How to create impact with your CV
Your CV is a sales document. Its purpose is to spark enough interest in you that the reader calls you for an interview. Your CV needs to stand out – you’re competing with other applicants and the pressures the reader has on his/her time.
If you’re lucky, a 15 second scan is the most your CV will command (if it’s not read by computer…), and the majority of these precious seconds will be spent on the first page.
Start with adding your contact details: list your mobile number, email address, LinkedIn profile and your home location.
Consider layout – make it smart and easy to read. We advise a line under your name including the information above. Saves space and looks professional.
Generate a Personal Statement/Career Profile. This takes thought.
Think about who you are, what you offer and what you are looking for. Don’t fall into the trap of being very ‘high level’ with lots of descriptive words but no substance.
Tailor your CV to the role you are applying for. Don’t think the reader will be searching for hints as to why you applied.
Qualifications – where to put them?
Our rule of thumb – if your qualifications are directly relevant to the role or field you are in, make sure they are visible. You can also include them in your personal statement/profile e.g. CIPS qualified Procurement Manager with 15+ years experience in the FMCG industry….
A relevant degree or advanced qualifications can also be included e.g. Degree qualified Senior Technical Manager with in excess of 10 years’ experience working with the UK retailers including M&S, Tesco and Asda.
Include other relevant qualifications if they add value and list courses attended/other qualifications towards the end of the CV. Don’t list every piece of training you’ve ever attended, it’s not necessary.
And if you’re not qualified in your field, state what you DO HAVE…e.g. 8 years’ experience turning underperforming brands into market leaders within 18 months. Responsible for successful new product launches gaining 15% market share in 12 weeks.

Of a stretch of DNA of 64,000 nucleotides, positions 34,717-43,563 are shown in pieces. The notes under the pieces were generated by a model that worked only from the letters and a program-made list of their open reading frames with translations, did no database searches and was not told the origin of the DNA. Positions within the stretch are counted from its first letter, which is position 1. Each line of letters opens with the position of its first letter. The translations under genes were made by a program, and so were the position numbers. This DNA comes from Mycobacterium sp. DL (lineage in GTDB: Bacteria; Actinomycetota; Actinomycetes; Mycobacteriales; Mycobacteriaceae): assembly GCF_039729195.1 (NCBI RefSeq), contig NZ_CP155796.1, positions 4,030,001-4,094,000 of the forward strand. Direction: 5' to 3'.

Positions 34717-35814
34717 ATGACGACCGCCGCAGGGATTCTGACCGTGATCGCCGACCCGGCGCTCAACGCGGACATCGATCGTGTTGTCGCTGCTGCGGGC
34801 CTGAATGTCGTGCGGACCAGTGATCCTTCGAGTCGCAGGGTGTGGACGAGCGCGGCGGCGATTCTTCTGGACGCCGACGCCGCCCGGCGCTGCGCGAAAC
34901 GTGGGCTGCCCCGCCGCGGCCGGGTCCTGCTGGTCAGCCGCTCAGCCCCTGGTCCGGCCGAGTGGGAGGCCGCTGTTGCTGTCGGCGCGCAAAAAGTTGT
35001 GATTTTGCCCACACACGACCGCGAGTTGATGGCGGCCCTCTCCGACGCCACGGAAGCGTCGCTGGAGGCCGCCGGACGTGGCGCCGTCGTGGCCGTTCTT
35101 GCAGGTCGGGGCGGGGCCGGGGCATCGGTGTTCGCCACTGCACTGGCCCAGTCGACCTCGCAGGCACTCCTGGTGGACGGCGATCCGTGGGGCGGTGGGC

Experience. Important part of a CV. And it’s EASY to waffle.
Please don’t. We strongly advocate a brief description of the business you work for/worked for – what they do/did, key customers and products.
Let your CV tell the full story, and allow the recruiter to visualize the context of where you work. It’s likely the reader won’t have time to Google your employers and if your CV is read by a recruiter or HR Manager new to the sector, they won’t yet have detailed knowledge.
And if you are the Hiring Manager and there’s little or no description, some candidates ‘hide’ these nuggets of information in the description of the role. Look for key words and phrases to gather the information you need to decide to meet.
Brevity prevails when we get to experience. List 3-4 key responsibilities and 3-4 key achievements for each role. Avoid a ‘copy and paste’ of your job description, it’s not IMPACTFUL, we want to know HOW GOOD you were at your job.
Previous/Early career – how to position this on a CV? Many people struggle with this, and simply add, and add and ADD to their CV.
Candidates worry that leaving something out may jeopardise their chances of an interview.
I get it. It’s part of what made you what you are today but listing responsibilities from your first job in 2000 (or before) isn’t going to add value. It will DETRACT.
‘Squeeze’ down the CV. Listing early roles with employer and job title will still show progression but without dragging the CV onto page 3.
And here’s the elephant in the room. Age.
Candidates who are later in their career worry about this a great deal. CVs no longer include DOB (and recruiters remove them anyway) but it’s not necessary to list dates for all of your early career roles. Simply pop ‘Early career includes’ and list. And move on.
Having spent the week talking about what to include on your CV we thought we’d include some things to leave out.
Date of birth – please. It’s not required and we remove it anyway if we represent you. But if your CV is on a job board with DOB, address and a few other details, identity theft is very easy for those who know how. So please protect yourself.
Marital status, number of children, where you were born (yes really) aren’t things an employer needs to know.
Reasons for leaving. Yes, we see them and they’re never good. Don’t apologise if you were made redundant. It’s life. Explain briefly at interview and focus on the reasons you want to join a business.
Playing golf ‘badly’. This is our number 1 hate. We are yet to be convinced it’s funny. Think about your personal interests if you decide to include them. What do they say about YOU?
Have you raised money for charity, are you a member of a club or society? Do you train regularly? Much, much better than stating you’re not good at something or making a joke.
References. Bit of a GDPR nightmare and not required. Once you’re offered a job, send discretely with permission to your future employer.
And please, please ask someone to proofread.
We've just opened a CV of a chef. He’s in charge a full kitchen BRIDGE would you believe?
A CV critique is just part of the service we offer to our candidates. If you need support with your CV and you work in the sectors we cover, then please get in touchfor more information - we're just a phone call away.